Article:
• Outcome goals: accomplishments that move you toward your aspirations. (e.g. lose weight)

When teaching lean, it’s important to keep this in mind. People new to lean will need to know why the are learning/using it (e.g. what’s the purpose), will learn new skills on the way (e.g. root cause analysis) and most important, must use new routines (e.g. “go and see” when a problem happens) that must be checked periodically until the behavior has changed.

Can’t buy me love!



If you haven’t heard it before, it’s time to know the shocking truth. You should not care too much for money in your lean projects (sing with me, ‘I don’t care too much for money, for money can’t buy me love’ 🙂 )

We already know that we usually have 4 types of metrics to improve: H (health, environmental) > Q (quality) > D (delivery) > C (cost). Please read ‘>’ as ‘more important than’. This only applies to long-term relationships,of course. It loses it’s power if your business model is mostly short-term oriented (‘one-night-stand style’).

Health is definitely your first option. It’s not just a ‘politically correct’ choice. Even if you don’t have a drop of ethics in your blood, you want your people to be safe and happy. It’s just more efficient. Nobody wants to work in a place where you can get hurt. Healthy people come to work. Happy people go the extra mile. But it’s more important than that, creativity booms, ideas flow. H has big impact and enables Q, D and C. And since of course you do have ethics, you are killing two birds with a stone.

Quality has a limited impact in H, but it is critical to D and C. It makes no sense to make crap quickly. Low quality rates increase reprocessing and this is the worst enemy known for delivery and cost. Even worse, the product credibility can sink and this is a road you don’t want to walk.

Delivery is not simply speed. Nobody has to do any product or service simply quickly. What you need is to have it done at the customer’s rate, not later, not before. Just in time. A good delivery rate is more important than cost, no doubt. A good product/service delivered on time is a much better option that a good product delivered cheap but late. Of course, some customers will be happy to get their product some days later if they are told upfront and the price is better, but in this case you are not being late. You are just in time (and maybe have discovered a new customer segment at the same time)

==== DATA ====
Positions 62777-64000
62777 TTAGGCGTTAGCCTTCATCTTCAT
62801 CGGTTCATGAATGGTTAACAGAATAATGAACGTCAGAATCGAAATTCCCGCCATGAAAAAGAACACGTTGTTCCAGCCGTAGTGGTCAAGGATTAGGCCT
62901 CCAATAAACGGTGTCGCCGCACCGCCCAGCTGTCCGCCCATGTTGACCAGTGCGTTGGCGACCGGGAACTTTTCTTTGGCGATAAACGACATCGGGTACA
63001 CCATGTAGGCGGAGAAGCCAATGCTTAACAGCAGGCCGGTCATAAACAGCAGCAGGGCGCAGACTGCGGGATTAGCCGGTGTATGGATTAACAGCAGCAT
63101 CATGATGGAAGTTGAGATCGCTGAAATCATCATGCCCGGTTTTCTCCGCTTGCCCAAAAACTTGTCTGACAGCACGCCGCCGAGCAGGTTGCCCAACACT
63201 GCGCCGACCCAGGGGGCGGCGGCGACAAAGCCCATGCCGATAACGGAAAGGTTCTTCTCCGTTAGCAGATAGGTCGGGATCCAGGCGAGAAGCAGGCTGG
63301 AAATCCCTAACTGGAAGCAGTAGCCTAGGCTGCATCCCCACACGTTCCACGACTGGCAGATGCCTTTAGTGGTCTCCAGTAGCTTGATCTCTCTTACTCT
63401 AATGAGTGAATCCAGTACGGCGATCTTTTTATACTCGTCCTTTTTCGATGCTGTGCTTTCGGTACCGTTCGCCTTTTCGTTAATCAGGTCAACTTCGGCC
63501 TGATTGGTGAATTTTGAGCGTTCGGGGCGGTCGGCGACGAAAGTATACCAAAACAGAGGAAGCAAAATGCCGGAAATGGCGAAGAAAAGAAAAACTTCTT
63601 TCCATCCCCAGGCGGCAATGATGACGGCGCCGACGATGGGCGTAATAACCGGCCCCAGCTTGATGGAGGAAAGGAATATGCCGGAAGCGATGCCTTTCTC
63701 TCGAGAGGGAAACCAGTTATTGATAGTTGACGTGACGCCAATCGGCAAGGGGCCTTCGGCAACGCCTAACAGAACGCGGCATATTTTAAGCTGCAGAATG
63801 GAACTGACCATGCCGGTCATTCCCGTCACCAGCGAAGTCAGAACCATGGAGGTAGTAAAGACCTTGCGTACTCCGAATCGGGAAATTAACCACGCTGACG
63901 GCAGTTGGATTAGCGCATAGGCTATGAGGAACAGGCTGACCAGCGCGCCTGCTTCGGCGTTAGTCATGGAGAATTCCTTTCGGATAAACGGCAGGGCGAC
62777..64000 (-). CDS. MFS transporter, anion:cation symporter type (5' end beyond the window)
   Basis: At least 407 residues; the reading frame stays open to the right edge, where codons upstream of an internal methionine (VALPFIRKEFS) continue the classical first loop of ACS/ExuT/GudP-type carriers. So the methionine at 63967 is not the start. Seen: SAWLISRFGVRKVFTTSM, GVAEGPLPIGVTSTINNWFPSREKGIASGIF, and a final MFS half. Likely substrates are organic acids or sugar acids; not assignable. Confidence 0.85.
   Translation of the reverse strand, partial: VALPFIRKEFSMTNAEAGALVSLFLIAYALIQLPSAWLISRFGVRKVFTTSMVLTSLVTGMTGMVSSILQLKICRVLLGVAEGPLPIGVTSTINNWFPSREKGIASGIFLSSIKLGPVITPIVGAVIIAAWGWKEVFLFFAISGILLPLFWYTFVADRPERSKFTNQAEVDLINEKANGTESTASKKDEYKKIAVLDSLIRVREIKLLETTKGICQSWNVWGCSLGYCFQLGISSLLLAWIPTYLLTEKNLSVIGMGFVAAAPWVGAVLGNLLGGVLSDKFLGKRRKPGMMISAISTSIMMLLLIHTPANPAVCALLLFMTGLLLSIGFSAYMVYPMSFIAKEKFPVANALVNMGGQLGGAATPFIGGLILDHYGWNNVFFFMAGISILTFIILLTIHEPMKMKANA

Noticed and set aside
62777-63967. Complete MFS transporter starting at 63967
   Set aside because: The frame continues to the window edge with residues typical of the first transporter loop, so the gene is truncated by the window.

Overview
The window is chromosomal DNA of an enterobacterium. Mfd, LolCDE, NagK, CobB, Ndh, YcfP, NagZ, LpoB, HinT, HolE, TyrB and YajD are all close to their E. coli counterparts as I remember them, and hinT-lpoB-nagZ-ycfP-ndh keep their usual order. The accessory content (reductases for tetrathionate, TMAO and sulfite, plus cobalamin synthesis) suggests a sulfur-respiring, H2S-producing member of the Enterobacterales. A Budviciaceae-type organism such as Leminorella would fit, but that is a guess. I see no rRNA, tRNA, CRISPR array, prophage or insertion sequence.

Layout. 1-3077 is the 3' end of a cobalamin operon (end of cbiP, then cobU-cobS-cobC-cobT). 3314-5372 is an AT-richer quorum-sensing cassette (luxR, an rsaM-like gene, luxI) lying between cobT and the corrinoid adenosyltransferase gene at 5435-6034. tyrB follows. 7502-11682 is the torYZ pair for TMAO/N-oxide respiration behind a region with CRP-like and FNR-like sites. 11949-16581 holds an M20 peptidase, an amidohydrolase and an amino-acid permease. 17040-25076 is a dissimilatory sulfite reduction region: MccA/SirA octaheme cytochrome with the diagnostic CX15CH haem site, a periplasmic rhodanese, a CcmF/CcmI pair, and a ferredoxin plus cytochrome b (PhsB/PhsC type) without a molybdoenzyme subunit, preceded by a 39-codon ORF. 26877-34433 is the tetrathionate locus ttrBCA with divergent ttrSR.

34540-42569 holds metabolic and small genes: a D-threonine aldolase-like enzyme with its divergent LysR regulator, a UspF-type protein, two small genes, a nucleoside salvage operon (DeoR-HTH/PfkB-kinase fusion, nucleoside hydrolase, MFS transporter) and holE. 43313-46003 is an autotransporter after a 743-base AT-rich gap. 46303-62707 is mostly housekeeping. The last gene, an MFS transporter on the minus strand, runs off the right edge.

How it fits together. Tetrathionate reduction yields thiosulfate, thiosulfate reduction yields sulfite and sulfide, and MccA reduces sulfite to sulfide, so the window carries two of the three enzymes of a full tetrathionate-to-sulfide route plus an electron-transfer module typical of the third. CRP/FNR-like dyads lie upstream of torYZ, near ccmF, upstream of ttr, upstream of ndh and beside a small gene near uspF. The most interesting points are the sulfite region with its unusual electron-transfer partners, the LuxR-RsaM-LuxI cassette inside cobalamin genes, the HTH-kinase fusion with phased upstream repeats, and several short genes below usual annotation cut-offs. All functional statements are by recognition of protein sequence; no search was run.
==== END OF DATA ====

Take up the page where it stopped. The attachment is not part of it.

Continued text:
And cost.

Cost is the beginning and the end of it all. All metrics impact in it, but focusing only in money can be your last decision. In Mike Rother’s words “No matter how much an organization tries to resolve its problems by cost cutting, it makes no real impact and can even negatively affect the customer experience (

If all this sounds coherent to you so far, it’s time to say that it’s not that simple. But that is another story and shall be told another time.

To improve is to change…

“To improve is to change; to be perfect is to change often.”

Winston Churchill

Incremental and frequent change is often the key to success. Incremental because small changes are notably easy to accept and their risk is more controllable. Frequent because they help create a “culture of continuous improvement” and everybody gets used to both success and failure without taking them too seriously.